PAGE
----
DFW visitors who want their cowboys fix should head to the Fort Worth Stockyards where there’s a cattle drive twice a day. The Old West spirit lives in the shops, restaurants, and nightlife (Billy Bob’s is here) found in this National Historic District.
There are two people most associated with Dallas, and both names start with the letter J. The Sixth Floor Museum offers visitors a retrospective of former U.S. President John F. Kennedy’s life and death. Be sure and visit the nearby JFK Memorial.
The other person most associated with Dallas whose name starts with a J is J.R. Ewing. The TV-show character made his home just north of the city at Southfork Ranch in Plano, which now is a popular event space. Group tours and dining are available.
Three of Dallas’ premiere art collections huddle together in the city’s arts district. The Dallas Museum of Art features a variety of art from ancient masks to modern painters. The Crow Collection of Asian Art‘s exquisite pieces showcase a historical sweep of artifacts. The Nasher Sculpture Center houses more than 300 sculptures by modern and contemporary artists.
Fort Worth’s Cultural District offers up something for every interest with five museums including The Modern Art Museum of Fort Worth, Kimbell Art Museum, Amon Carter Museum of American Art, National Cowgirl Museum & Hall of Fame and Fort Worth Museum of Science and History. From contemporary exhibits to American artifacts to immersive IMAX experiences, visitors can easily stroll from the past to the future and back again at these various venues for all ages.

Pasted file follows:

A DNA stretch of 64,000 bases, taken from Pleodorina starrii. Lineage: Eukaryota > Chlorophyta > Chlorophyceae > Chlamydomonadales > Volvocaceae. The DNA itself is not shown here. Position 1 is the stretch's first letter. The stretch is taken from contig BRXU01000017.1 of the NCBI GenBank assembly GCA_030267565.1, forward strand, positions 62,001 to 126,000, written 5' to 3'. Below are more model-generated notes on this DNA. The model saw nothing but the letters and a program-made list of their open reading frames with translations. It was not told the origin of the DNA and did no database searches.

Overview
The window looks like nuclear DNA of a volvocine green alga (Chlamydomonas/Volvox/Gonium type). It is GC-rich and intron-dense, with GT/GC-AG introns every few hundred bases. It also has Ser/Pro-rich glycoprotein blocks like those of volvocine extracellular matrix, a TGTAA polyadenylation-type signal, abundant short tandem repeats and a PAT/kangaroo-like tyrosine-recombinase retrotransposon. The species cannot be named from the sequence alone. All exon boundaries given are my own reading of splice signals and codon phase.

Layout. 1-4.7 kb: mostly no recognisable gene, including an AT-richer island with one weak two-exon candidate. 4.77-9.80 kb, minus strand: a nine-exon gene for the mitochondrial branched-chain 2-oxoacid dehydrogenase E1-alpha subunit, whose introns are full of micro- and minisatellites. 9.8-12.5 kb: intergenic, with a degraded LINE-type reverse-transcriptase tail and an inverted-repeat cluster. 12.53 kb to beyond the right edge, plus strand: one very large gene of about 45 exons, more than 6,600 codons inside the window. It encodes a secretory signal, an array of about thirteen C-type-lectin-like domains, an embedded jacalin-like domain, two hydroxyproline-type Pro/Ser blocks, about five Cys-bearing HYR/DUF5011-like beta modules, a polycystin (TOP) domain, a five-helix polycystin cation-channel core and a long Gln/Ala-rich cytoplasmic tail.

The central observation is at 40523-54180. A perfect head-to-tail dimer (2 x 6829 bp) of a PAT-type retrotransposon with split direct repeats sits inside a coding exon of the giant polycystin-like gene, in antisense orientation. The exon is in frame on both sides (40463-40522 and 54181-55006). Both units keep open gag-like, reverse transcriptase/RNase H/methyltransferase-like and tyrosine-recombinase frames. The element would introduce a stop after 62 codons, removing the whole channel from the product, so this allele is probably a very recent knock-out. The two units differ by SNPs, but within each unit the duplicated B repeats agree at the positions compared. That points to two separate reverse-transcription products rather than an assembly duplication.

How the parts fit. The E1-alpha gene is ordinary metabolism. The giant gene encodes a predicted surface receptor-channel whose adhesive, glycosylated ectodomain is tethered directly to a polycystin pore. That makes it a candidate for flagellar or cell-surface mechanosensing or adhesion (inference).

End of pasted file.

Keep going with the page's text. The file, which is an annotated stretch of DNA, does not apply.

Arlington’s fabled amusement park opened in 1961 and has offered thrilling rides and themed seasons ever since. Cool off on the Roaring Rapids. Get twisted on the Shock Wave. Get thrown around on the Runaway Mine Train (my personal favorite) or go upside down on Batman The Ride.
For visitors wanting a different kind of cowboys fix, head over to AT&T Stadium in Arlington. The tour takes you everywhere, letting you glimpse the Dallas Cowboys culture from top to bottom — all the way from suites to loading docks. You’ll even get to stand on the field’s famous star.
The Dallas Farmers Market begin in 1941 and has grown ever since. The Shed features regional vendors, while the Market Shops offer food halls and artisanal businesses. Visitors can also eat at Mudhen, a farm-to-table restaurant focused on seasonal greens and meats.
Get your camera ready, because the Fort Worth Water Gardens are a photographer’s dream. Built in 1974, the urban park features cascading water surrounding you as you walk down terraces to a mediation pool. It’s relaxing, and you’ll forget you’re in the middle of a city.
10. DALLAS ZOO
With over 2,000 animals, daily animal encounters and fun events throughout the year, the Dallas Zoo is not to be missed. If you’re in town during the holiday season, you’ll want to check out Dallas Zoo Lights — a new tradition that turns the Zoo into a winter wonderland with thousands of twinkling lights.
When an attraction has “Epic” in its’ name, it automatically becomes a must-see in my book. Epic Waters truly lives up to its’ name. With the tallest indoor Aqua Loop in the nation (the LassoLoop) and the longest indoor lazy river in Texas (the Rio Grand), this Grand Prairie gem is definitely an item you’ll want to check off your DFW bucket list.
The Star, located north of Dallas in Frisco, is the area’s youngest attraction. It opened in 2016 and is the world headquarters for the Dallas Cowboys. But it’s not all football. There’s also an entertainment district, restaurants, and shopping for visitors — as well as tours of the Cowboys’ practice home.
Featured Image of the Fort Worth Water Gardens, Courtesy: Visit Fort Worth